Note that immediately after molding, the hinge should be flexed a few times. This will cold-draw the plastic, greatly increasing its service life. A trick of the trade that simplifies tooling modification is to start with the flat section above the hinge having a depth of at least .015 inch and a hinge thickness of .006 inch".
Living Hinge Design for Urethane Casting
Urethane casting is a great option for bridging the gap between prototype and production.
Best Material Option
Urethane resins are a huge family and come in hundreds of different properties. Manufacturers in different countries and states have different resins on hand, including some similar to polypropylene, the best material for living hinges.
Within the family of these PP-like materials, there is a tradeoff related to the durometer of the material — you can have rigid parts with a short-lived hinge or a flexible hinge and soft part walls. Some recommended materials are the Hapflex ™ 600 series, and BCCplastics BC8160 resin, specifically formulated for living hinge applications.
Your manufacturer may have other suitable resins in stock and should be able to help you choose one for your design.
When you cast in a polyurethane, the flow pressures are much lower than in injection molding, so a trade-off has to be made. The reduced pressures means the resin will flow less and so the hinge can’t be made as thin while still producing reliable parts.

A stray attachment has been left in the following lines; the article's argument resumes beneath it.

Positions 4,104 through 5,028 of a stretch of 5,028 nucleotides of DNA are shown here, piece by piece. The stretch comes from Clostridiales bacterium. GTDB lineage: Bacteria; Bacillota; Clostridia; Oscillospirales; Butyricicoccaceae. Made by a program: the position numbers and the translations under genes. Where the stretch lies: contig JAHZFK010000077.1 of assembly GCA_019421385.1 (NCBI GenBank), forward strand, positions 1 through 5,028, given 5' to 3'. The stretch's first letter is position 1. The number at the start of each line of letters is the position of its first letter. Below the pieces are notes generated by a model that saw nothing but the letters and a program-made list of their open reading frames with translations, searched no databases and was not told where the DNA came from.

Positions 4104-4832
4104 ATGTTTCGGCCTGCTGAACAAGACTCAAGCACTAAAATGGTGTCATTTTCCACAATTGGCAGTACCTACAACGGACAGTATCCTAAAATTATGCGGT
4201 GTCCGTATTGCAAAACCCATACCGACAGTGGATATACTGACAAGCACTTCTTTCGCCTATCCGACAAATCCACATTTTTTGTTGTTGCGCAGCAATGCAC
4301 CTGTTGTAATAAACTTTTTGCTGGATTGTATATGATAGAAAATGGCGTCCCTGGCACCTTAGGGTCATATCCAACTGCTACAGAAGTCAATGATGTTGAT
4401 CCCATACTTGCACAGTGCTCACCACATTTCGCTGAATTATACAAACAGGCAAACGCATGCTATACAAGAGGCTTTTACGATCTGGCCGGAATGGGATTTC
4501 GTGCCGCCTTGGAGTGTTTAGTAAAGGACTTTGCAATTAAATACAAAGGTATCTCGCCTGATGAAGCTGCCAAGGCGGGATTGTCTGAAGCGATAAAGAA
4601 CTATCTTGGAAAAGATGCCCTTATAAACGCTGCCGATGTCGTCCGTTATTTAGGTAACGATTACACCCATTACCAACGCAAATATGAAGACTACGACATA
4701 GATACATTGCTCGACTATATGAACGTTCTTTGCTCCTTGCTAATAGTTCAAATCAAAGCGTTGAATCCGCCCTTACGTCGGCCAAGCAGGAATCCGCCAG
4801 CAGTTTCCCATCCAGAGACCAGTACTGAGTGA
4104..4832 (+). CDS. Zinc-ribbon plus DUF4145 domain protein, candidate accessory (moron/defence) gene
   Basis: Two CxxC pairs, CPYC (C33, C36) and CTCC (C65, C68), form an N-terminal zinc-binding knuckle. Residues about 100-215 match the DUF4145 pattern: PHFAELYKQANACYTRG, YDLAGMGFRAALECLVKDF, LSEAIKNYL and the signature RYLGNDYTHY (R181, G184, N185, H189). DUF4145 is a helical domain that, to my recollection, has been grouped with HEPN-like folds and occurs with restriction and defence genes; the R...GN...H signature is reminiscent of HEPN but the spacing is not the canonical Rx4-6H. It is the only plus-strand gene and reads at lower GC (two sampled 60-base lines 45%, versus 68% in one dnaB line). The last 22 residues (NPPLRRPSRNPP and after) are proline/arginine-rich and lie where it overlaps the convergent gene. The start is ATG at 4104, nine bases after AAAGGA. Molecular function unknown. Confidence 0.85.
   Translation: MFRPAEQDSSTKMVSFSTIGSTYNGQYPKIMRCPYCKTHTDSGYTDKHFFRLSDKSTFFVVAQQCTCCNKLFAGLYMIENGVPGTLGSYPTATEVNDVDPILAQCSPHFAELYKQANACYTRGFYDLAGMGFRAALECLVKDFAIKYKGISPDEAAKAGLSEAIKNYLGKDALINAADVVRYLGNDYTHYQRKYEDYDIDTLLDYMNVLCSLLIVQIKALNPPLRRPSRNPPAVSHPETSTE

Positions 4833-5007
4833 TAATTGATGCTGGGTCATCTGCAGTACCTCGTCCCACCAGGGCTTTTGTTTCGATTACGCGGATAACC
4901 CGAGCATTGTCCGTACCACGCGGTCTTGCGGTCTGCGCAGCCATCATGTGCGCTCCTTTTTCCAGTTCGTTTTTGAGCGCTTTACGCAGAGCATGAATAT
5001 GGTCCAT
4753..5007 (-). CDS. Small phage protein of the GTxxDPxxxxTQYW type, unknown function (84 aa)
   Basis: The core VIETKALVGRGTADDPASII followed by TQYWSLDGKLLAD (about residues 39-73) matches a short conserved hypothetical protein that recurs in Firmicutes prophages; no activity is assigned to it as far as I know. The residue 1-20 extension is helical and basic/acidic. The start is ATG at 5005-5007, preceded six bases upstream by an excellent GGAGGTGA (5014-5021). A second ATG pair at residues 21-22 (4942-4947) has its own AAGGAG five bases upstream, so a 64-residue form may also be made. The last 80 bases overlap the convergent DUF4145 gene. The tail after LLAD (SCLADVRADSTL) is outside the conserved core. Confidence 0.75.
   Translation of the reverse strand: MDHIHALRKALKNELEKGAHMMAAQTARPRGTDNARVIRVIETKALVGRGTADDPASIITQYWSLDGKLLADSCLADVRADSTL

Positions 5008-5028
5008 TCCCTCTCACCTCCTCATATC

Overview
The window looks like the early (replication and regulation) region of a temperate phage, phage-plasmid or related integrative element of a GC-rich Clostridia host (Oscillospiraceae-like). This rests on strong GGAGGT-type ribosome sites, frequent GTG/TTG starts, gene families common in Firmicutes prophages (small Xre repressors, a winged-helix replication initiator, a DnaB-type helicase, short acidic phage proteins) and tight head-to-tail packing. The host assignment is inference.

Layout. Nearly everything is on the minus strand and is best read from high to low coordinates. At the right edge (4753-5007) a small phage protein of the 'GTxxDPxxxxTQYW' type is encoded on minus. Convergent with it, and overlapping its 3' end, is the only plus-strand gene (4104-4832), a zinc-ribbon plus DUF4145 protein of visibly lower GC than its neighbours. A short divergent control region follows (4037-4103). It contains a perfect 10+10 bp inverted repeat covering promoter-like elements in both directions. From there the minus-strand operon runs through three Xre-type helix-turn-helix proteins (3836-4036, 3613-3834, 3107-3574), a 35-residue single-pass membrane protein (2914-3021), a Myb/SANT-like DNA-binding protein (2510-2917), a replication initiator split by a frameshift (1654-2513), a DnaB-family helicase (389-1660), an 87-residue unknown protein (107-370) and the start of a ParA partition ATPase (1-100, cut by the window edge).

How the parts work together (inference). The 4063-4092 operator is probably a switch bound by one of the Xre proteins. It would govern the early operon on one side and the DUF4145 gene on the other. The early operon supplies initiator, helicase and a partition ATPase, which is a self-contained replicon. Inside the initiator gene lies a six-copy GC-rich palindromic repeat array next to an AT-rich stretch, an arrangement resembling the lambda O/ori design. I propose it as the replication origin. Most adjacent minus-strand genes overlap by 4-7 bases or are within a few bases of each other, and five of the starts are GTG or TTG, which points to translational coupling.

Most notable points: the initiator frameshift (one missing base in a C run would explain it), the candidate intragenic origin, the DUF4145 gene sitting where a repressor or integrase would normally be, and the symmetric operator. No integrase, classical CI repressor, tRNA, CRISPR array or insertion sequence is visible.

Because of this, we recommend starting with a thickness slightly thicker than your injection molding design and choose a urethane in the low Shore D range. BJB FD-45 is a good place to start — Shore 45A, 735% Elongation, and castable.
As mentioned earlier, high durometer resins will retain part rigidity but give the hinge a limited life, while low durometer resins result in a more flexible hinge and softer part.
Living Hinge Design for 3D Printing
There are a lot of great options for prototyping hinges with 3D printing to test different thicknesses, placements and shapes. The resulting part won’t be as strong as an injection molded part, but should withstand enough flexes to properly test the component.
Best Material Option
When selecting the best 3D printing materials for living hinges, you should look for plastics with good elongation and flexibility. Nylon is a great option, for example.
Another great option is to prototype your part as a multi-material piece with a combination of VeroWhite and Rubber-like. Here’s a resource to help you prepare files for printing in two materials, giving you the functionality of a living hinge without sacrificing strength and resistance in the body if that’s crucial to your part’s performance.
When creating hinges in 3D parts, build orientation is very important. For the hinge to have maximum strength, the horizontal build plane should be perpendicular to the hinge direction.
Best results occur when the hinge thickness as at least twice the resolution of your print. Given that Nylon has a resolution of 0.254mm we recommend starting with 0.5mm as a minimum thickness.
Following these instructions should ensure your print gets at least 100 flexes in its testing cycle.
Designing living hinges can seem complicated at first, but once mastered can result in huge cost savings.
Where a traditional hinge could require several molding operations, an assembly operation, increased parts, and friction between parts causing wear, a living hinge can be made and included in your design in just one operation and the friction is reduced to nothing.
Invest in thoughtful design at the prototyping stage and you’ll save time, effort, and money when ready for higher volume production.
For further reading, check out these resources: